An emergency crew working along the Yellowstone River in Laurel, Mont., on Wednesday.
He also accused the company of failing to honor open-government laws by denying the state access to Exxon Mobil documents. And as a result, he said, the state is pulling its people from an incident command task force set up to assess and clean up the spill, which occurred July 1.
At a public meeting of about 100 people along the river, the governor passed out sample jars for residents to fill with contaminated soil and water for testing. The evidence, he said, could be used in claims against Exxon Mobil.
The list of the governor’s grievances was long. At first, he said, the company reported that the pipe had been turned off within six minutes. Federal records show it was nearly an hour.
Company executives also initially said that oil had affected just 10 miles of the river, but “now oil has completely inundated the low-lying areas of a state park 40 miles downriver.”
Exxon Mobil has maintained that 750 to 1,000 barrels were spilled, but the governor said he believed it could be more.
Pius Rolheiser, a spokesman for Exxon Mobil, explained the discrepancies by saying, “When we became aware of the incident, we did our best to calculate with the best engineering data that we had.”
As for the timing, company officials said that because of the high volume of oil moving through a pipeline — 39 barrels per minute — a ruptured line must be shut down slowly. “You can’t just close it,” said Alan Jeffers, an Exxon Mobil spokesman. “If you close it too fast, you could damage valves and lose your ability to control it.”
The House Subcommittee on Railroads, Pipelines and Hazardous Materials has scheduled the first Congressional hearing on the spill and on pipeline safety for Thursday.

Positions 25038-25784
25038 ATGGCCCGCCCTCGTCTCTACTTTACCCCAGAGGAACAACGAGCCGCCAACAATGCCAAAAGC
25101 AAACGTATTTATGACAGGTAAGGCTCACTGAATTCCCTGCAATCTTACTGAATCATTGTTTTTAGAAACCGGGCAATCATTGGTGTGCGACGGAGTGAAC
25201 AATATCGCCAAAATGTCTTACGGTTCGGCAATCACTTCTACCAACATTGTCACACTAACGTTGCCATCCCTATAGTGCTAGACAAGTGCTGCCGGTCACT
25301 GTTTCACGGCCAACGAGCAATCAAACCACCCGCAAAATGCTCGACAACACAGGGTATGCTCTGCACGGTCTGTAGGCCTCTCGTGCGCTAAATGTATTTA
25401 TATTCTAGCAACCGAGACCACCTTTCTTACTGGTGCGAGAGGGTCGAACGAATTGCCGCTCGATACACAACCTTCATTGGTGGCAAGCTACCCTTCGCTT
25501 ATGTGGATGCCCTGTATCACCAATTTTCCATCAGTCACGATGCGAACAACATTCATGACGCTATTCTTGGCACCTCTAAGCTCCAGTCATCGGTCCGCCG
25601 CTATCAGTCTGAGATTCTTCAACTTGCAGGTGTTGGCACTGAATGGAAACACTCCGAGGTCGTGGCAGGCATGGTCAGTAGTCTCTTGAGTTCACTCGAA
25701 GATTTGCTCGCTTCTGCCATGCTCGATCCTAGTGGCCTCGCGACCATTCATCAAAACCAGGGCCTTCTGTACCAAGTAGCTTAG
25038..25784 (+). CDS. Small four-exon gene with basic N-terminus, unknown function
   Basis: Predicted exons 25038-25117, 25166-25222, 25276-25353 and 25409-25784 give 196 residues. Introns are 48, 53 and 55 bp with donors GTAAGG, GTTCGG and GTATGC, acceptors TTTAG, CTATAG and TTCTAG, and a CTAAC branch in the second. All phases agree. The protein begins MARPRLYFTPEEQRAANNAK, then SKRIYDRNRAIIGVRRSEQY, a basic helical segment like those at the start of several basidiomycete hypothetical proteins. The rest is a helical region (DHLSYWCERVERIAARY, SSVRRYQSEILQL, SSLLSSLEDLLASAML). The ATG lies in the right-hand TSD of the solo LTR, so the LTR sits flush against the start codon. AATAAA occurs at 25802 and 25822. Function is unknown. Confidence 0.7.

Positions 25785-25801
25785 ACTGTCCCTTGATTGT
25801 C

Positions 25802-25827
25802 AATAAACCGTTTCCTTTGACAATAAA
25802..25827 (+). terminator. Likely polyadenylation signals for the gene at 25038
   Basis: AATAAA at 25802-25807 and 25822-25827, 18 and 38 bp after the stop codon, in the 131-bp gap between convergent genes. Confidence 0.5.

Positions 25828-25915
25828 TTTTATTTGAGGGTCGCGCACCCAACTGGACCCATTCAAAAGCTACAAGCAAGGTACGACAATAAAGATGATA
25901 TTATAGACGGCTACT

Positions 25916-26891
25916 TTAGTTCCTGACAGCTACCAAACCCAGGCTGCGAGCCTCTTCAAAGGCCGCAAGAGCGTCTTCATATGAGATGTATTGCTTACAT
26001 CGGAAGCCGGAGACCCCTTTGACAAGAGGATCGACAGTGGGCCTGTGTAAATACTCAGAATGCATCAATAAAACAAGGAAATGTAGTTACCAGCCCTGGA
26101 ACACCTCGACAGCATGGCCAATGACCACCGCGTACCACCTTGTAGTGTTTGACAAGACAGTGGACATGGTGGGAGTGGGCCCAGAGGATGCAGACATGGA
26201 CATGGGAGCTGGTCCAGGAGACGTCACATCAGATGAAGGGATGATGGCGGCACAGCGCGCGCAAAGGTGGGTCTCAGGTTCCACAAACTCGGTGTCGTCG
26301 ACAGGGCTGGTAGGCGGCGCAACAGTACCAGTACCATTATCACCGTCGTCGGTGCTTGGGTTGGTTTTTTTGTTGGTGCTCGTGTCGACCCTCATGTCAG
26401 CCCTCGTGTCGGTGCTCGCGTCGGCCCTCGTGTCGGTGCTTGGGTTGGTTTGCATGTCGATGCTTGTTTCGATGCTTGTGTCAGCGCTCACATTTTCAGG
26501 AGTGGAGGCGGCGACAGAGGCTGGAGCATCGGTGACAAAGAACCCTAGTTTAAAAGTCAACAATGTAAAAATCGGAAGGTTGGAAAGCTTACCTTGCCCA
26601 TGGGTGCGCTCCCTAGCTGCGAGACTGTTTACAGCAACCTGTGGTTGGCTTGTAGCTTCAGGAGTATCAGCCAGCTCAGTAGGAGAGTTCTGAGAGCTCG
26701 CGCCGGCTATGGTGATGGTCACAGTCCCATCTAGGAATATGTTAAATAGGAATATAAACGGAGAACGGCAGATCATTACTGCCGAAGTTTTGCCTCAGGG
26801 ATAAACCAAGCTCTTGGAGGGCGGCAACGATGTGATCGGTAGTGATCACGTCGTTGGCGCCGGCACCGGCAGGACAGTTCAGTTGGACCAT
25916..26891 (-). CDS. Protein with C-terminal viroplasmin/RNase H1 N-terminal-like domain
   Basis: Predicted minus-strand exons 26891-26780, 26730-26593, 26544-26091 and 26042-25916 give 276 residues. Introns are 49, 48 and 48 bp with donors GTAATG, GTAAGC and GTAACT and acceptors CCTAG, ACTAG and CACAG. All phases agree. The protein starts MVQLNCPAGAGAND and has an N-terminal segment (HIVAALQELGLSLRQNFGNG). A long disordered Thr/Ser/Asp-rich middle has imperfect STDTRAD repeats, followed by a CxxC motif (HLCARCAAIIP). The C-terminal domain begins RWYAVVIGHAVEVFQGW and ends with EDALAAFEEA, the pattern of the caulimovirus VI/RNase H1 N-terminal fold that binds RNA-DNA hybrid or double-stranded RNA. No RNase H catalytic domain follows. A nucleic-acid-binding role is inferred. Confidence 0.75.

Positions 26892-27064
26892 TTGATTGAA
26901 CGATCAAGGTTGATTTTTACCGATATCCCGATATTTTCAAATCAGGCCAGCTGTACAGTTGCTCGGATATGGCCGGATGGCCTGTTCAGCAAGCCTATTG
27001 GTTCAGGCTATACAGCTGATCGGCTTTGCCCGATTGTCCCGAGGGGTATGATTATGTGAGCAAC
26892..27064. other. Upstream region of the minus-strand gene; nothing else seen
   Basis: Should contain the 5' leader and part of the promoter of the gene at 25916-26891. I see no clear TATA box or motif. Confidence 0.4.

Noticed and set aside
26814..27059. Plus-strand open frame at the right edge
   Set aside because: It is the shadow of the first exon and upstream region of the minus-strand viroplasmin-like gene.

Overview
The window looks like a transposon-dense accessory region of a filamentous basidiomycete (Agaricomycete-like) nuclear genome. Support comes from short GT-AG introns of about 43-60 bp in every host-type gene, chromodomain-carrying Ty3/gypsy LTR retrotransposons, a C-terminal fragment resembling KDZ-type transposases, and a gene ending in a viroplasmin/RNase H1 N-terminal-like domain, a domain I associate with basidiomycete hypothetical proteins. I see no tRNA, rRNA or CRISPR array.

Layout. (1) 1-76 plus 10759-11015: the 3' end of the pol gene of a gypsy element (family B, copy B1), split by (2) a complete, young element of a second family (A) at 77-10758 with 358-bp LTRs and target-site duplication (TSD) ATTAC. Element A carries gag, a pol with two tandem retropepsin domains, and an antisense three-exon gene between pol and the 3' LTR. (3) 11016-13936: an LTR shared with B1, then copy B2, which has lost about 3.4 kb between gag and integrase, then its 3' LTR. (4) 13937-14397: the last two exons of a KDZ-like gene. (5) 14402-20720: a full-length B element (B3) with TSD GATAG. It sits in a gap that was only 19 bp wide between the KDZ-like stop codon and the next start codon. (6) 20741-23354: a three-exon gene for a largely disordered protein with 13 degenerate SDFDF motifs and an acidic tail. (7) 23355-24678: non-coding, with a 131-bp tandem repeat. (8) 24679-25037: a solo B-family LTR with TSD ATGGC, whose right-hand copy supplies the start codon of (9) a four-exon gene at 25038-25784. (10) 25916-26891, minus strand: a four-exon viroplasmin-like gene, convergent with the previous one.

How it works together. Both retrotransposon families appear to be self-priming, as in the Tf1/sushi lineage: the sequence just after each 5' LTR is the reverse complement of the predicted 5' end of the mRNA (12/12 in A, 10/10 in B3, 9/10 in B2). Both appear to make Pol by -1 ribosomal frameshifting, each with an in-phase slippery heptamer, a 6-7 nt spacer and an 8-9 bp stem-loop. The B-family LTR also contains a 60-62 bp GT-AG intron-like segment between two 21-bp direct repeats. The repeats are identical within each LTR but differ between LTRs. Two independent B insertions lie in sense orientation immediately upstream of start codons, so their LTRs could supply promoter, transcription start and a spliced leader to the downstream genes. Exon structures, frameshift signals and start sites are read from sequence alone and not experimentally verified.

Local residents had complained that the pipeline was exposed for more than a year because of erosion from the Yellowstone River, Mr. Schweitzer said, and had asked Exxon Mobil to inspect it. Company officials said they did an inspection in May but found no problems.
Mr. Schweitzer has written a “demand” letter to Exxon Mobil and the federal Department of Transportation’s Pipeline and Hazardous Materials Safety Administration requesting that documents and physical evidence about the condition of the line and the rupture be preserved.
“I said, ‘Do not touch that pipeline without a State of Montana representative present,’ ” he said. “We want to see what happened and preserve evidence.”
Mr. Jeffers apologized Friday for the lack of transparency and response and said it was a function of an emergency, not an effort to mislead. “We have apologized and continue to apologize, but there is no attempt to delay or misrepresent.”
Jenny Pelej, a staff member of the National Wildlife Federation in Billings, Mont., said it was a mistake to have companies in charge of cleanup efforts after a spill. “Relying on industry to lead the cleanup is a mistake,” she said. “We always see problems when industry is in charge.”
“They say there is all this cleanup happening, but people haven’t seen much,” said Alexis Bonogofsky, who works for the National Wildlife Federation and whose hayfields and wetlands along the Yellowstone were flooded with oily water. “And there’s no good answers. People don’t know what the effects are, long term or short term”
The governor also complained that residents had been kept in the dark about health concerns, and whether they could harvest hay, irrigate or use their well water. “No one has contacted them,” he said. Exxon Mobil security guards have also tried to keep residents and the news media from public areas, the governor said.
Because of the high level of the river, oil has spread into low-lying areas along much of its course. “It’s spreading a thin film on the wetlands of the Yellowstone,” he said. “These wetlands are the health and wealth of the river, and thousands of acres have been compromised.”
The rupture may have bearing on a debate over a controversial pipeline being proposed that would carry heavy crude oil from the tar sands of Alberta to Texas and which is expected to pass through Montana and other parts of the West. In spite of this spill, the governor said he still supported it.